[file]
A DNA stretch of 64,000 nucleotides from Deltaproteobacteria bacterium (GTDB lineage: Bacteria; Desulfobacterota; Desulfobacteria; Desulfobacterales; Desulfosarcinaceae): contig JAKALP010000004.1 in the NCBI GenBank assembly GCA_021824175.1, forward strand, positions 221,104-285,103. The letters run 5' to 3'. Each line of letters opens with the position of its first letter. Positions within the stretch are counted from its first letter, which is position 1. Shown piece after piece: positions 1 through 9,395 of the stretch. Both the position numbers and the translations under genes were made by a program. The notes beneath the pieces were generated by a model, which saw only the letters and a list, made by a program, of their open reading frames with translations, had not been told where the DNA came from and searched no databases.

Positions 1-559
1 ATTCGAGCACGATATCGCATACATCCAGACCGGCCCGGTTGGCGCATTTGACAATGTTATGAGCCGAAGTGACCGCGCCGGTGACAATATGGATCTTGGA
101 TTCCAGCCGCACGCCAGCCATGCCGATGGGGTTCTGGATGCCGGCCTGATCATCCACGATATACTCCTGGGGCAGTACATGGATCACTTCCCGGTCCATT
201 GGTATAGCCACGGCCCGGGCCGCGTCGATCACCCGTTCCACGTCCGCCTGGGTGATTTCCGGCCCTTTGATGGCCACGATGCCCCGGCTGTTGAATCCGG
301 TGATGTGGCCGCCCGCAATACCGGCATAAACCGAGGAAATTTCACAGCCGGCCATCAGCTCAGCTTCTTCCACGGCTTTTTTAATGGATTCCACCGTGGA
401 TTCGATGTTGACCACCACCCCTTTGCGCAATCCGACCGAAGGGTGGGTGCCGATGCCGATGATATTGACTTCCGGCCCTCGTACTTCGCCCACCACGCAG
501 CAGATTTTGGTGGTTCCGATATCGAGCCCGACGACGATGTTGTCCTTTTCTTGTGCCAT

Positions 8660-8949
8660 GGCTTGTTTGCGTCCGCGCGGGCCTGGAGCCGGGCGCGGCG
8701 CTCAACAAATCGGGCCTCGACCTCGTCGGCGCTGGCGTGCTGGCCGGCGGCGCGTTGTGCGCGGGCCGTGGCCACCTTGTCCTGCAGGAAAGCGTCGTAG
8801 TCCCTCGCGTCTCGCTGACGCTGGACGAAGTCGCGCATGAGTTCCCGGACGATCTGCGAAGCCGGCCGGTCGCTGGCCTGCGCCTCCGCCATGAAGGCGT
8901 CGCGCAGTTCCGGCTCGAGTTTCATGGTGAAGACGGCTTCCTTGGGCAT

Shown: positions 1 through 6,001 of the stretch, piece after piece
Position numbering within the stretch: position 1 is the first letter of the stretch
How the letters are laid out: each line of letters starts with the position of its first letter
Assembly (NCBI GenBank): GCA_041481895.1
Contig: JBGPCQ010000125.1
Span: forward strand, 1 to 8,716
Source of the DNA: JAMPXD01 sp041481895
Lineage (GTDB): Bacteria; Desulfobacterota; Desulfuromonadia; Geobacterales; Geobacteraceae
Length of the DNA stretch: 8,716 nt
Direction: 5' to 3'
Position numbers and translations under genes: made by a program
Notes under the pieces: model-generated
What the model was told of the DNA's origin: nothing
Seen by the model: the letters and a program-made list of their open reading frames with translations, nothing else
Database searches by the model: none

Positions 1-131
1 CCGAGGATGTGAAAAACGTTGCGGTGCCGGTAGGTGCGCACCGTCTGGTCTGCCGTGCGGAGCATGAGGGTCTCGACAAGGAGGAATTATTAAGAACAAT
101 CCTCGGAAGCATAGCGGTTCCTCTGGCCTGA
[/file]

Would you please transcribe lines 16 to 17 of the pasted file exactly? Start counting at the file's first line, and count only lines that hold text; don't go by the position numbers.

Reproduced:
How the letters are laid out: each line of letters starts with the position of its first letter
Assembly (NCBI GenBank): GCA_041481895.1